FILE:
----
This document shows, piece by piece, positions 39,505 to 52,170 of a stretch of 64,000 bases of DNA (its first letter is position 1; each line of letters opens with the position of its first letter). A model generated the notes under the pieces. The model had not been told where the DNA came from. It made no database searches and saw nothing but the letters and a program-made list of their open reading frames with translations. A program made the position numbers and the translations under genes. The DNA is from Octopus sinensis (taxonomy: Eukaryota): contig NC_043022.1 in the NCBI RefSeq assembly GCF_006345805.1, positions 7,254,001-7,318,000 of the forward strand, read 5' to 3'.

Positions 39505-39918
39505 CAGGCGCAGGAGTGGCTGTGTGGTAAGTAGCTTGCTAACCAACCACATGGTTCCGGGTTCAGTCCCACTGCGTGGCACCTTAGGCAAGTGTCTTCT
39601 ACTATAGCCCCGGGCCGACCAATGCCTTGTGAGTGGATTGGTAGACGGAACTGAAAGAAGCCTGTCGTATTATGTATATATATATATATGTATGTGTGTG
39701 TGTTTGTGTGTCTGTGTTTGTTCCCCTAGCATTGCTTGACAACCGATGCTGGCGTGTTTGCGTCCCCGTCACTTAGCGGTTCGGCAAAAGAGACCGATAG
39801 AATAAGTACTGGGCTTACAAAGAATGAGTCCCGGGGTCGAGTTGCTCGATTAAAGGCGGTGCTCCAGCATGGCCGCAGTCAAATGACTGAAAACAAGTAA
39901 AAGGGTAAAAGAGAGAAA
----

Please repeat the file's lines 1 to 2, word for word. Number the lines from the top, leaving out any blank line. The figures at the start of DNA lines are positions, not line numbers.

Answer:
This document shows, piece by piece, positions 39,505 to 52,170 of a stretch of 64,000 bases of DNA (its first letter is position 1; each line of letters opens with the position of its first letter). A model generated the notes under the pieces. The model had not been told where the DNA came from. It made no database searches and saw nothing but the letters and a program-made list of their open reading frames with translations. A program made the position numbers and the translations under genes. The DNA is from Octopus sinensis (taxonomy: Eukaryota): contig NC_043022.1 in the NCBI RefSeq assembly GCF_006345805.1, positions 7,254,001-7,318,000 of the forward strand, read 5' to 3'.

Positions 39505-39918